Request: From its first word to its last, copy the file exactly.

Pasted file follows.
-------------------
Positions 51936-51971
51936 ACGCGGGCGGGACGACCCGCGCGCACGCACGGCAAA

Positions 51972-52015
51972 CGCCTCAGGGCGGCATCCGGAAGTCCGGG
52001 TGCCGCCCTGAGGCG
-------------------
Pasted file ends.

Positions 51936-51971
51936 ACGCGGGCGGGACGACCCGCGCGCACGCACGGCAAA

Positions 51972-52015
51972 CGCCTCAGGGCGGCATCCGGAAGTCCGGG
52001 TGCCGCCCTGAGGCG